How To Keep Your Dog Safe And Calm During Fireworks

Holiday fireworks may be a delight for us, but most of our pets feel the complete opposite. Check out this in-depth post where you'll learn how to calm a dog during fireworks.

Holiday fireworks may be a delight for us, but most of our pets feel the complete opposite. It’s not just that they don’t enjoy them or see them as delightful, but many of them go through difficult times and anxiety crisis because of it.

Fear of fireworks goes side by side with the fear of thunder and lightning. Both are very common, and both are highly unlikely to be overgrown naturally or to simply go away by themselves. Dogs that suffer from these phobias are having a hard time going through the storm or holiday seasons.

Since the fear of fireworks is the issue here, we will focus on several strategies on how to help your dog calm down during fireworks as well as on the strategies on how to prepare your dog for the fireworks season that’s about to come.

So, instead of focusing on the show in the sky, pay attention to your dog – the poor fellow probably isn’t the least amused by the shiny lights and the festival spirit.

Why Is My Dog Afraid Of Fireworks?

Unlike the thunder storms, there are no dilemmas on what causes dogs’ fireworks anxiety. It’s not hard to figure out that it’s the sudden, loud noises that keep repeating, the unnatural flashing lights and people’s unusual reactions that bother dogs.

Some dogs seem to be even more upset by the fireworks than by the thunder storms, because, unlike the thunder storms that they may anticipate (high wind and barometric pressure), fireworks strike your dog completely unannounced. Even the scent of gunpowder that most dogs aren’t used to may trigger the anxiety.
Some breeds, for example herding breeds like the German Shepard, are more likely to display the fear of this kind than the others.

The good thing is that for us, the “fireworks season” isn’t that hard to anticipate, and that gives us a chance to, through training sessions, prepare our dogs for the Fourth of July celebrations or the New Year’s Eve.

How To Calm Your Dog Down During Fireworks

Some dogs do not display any signs of discomfort, even less fear or anxiety during fireworks. Some begin to show them at an older age, but some of them have serious anxiety or panic attacks from the very beginning.

Will your dog be afraid this year if he showed no interest in fireworks last year? Nobody can tell.

Yet, if you get caught unprepared for your dog’s panic attack, there are things that you can do to help your dog in that particular situation.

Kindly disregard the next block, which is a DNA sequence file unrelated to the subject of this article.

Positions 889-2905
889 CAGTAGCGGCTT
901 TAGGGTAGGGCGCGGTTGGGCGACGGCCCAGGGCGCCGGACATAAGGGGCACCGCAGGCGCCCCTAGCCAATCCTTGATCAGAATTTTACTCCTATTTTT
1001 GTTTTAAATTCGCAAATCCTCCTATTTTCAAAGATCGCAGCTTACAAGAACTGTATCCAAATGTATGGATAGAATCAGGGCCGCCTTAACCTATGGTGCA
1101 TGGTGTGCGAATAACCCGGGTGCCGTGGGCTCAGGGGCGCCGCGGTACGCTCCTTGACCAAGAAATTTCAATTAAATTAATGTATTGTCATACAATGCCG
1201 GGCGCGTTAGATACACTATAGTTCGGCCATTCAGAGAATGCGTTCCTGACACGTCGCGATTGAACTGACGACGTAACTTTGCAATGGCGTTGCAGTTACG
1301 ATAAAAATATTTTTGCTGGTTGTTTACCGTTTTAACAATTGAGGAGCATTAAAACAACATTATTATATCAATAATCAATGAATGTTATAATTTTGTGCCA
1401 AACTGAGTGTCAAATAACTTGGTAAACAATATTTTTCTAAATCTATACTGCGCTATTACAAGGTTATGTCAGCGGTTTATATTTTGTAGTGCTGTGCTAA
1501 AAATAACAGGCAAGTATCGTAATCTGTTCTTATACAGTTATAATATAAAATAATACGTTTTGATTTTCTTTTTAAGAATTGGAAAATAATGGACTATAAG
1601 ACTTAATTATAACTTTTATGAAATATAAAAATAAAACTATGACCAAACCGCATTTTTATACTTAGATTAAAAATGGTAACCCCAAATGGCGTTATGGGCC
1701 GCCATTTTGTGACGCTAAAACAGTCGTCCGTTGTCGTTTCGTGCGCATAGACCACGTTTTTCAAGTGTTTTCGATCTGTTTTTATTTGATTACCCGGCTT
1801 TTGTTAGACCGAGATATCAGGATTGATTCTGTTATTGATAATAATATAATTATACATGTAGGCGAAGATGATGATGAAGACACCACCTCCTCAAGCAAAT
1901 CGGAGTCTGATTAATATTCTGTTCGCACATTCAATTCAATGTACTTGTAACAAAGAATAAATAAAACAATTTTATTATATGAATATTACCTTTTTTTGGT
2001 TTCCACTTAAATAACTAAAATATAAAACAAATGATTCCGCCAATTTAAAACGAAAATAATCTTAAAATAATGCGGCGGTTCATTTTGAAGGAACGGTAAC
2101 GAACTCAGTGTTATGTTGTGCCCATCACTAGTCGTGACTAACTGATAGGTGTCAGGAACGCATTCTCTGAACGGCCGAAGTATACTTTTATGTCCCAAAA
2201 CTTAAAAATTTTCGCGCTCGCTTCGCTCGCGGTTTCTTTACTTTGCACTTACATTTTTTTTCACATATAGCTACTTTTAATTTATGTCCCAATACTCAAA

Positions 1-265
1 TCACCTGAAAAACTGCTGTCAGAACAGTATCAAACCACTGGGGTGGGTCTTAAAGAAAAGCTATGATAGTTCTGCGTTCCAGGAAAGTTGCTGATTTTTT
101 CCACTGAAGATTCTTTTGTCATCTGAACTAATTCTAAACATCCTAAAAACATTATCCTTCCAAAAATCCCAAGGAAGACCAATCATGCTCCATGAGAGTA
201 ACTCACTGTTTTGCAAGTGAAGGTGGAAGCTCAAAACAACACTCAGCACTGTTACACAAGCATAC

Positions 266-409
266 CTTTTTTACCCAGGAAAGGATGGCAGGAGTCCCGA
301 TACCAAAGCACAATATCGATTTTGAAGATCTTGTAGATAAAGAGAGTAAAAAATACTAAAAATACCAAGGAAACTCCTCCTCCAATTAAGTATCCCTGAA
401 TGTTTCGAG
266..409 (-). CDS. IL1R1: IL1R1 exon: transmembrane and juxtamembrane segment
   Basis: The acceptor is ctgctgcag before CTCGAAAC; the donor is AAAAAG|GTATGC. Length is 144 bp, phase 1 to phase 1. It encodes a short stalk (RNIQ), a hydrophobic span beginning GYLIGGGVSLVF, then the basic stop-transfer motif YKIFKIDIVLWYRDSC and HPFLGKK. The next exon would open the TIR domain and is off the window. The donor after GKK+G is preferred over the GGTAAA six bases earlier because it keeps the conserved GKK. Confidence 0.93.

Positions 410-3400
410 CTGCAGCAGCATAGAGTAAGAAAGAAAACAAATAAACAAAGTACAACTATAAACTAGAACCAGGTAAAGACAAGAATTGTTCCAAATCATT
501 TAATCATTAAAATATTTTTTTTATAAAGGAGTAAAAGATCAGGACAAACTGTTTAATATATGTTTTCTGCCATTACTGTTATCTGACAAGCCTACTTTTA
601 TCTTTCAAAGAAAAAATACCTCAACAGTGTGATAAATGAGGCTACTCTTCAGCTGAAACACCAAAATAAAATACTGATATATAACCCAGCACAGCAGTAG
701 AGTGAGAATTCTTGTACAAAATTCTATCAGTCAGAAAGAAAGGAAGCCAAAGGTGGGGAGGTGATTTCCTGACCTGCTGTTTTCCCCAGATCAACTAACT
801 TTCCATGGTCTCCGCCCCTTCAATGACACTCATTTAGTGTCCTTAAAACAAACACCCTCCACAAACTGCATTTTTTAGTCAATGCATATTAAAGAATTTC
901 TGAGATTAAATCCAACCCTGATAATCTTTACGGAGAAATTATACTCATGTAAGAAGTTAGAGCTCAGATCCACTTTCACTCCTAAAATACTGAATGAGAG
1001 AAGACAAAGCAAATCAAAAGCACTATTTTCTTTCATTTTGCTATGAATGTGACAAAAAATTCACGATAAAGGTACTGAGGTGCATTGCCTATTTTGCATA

Safe Place To Hide

Frightened dogs tend to instinctively find a place they consider safe and hide until the fireworks are finished. Those places are often the ones that prevent them from seeing bright lights from the fireworks and that tone down or completely eliminate the noise.

The most common places dogs choose as their safe place are closets, bathrooms or bath tubs and the space under the furniture. Although this behavior may seem weird to you, allow your dog to go and hide. Even more, offer such a place yourself.

This behavior represents the dog’s own way of handling the fear and anxiety. Encourage the dog to stay hidden until the fireworks are over, even bring his favorite blanket or toy to show your support and make it as cozy as possible. Make the safe place accessible throughout the whole fireworks season.

Create a distraction

Some dogs are so frightened that they just sit and tremble for hours, while others jump and scratch all over you. One way to calm down your dog (at least a bit) is to create a distraction. Play the TV or music louder than usual and play your dog’s favorite game with him. By doing something you usually do together and that you know your dog enjoys, you will occupy his attention and minimize the level of anxiety.

Some dogs are easier to occupy by practicing training tasks. Use the leash and practice the “Sit” or “Stay down” command, rewarding the job well done as usual, while completely ignoring the firework noises.

The basis of all the strategies related to “How to keep your dog calm during fireworks” problem is to remain calm yourself and act the way you usually do.

By expressing your own fear or anxiety and acting in panic, whether over the fireworks or your dog’s reaction, you can only cause more intensive feeling of helplessness and deepen your dog’s fear. So, you need to remain calm.

Do not use the “poor thing” approach, because that way you actually encourage the idea that there is something to be afraid of.

If your dog is the backyard resident, do not let him stay out alone. Allow your dog to come inside and be near you even if that isn’t what you usually do. Many indoor pets suffer the fear of fireworks even though they are safe under the roof at all times – imagine then how hard it must be for an outdoor dog to deal with it outside by himself.

Some owners aren’t even aware that their backyard dogs have this fear, and are genuinely surprised by the fact that their dog “celebrates” the Fourth of July by digging holes maniacally or by running away. Just like the indoor pets, backyard pets need your close attention.